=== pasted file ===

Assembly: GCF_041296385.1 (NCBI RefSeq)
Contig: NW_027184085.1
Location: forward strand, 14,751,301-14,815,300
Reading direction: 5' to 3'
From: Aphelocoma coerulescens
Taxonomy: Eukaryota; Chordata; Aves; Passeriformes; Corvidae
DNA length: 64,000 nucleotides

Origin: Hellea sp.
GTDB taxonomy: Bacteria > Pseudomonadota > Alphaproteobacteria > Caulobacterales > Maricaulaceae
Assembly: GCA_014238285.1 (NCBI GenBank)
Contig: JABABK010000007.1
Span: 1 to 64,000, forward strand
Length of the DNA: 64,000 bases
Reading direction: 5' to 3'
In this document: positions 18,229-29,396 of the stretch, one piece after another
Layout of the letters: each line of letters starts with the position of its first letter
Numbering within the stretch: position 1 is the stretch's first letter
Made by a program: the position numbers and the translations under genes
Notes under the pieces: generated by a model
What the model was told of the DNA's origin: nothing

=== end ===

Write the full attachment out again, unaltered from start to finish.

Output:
Assembly: GCF_041296385.1 (NCBI RefSeq)
Contig: NW_027184085.1
Location: forward strand, 14,751,301-14,815,300
Reading direction: 5' to 3'
From: Aphelocoma coerulescens
Taxonomy: Eukaryota; Chordata; Aves; Passeriformes; Corvidae
DNA length: 64,000 nucleotides

Origin: Hellea sp.
GTDB taxonomy: Bacteria > Pseudomonadota > Alphaproteobacteria > Caulobacterales > Maricaulaceae
Assembly: GCA_014238285.1 (NCBI GenBank)
Contig: JABABK010000007.1
Span: 1 to 64,000, forward strand
Length of the DNA: 64,000 bases
Reading direction: 5' to 3'
In this document: positions 18,229-29,396 of the stretch, one piece after another
Layout of the letters: each line of letters starts with the position of its first letter
Numbering within the stretch: position 1 is the stretch's first letter
Made by a program: the position numbers and the translations under genes
Notes under the pieces: generated by a model
What the model was told of the DNA's origin: nothing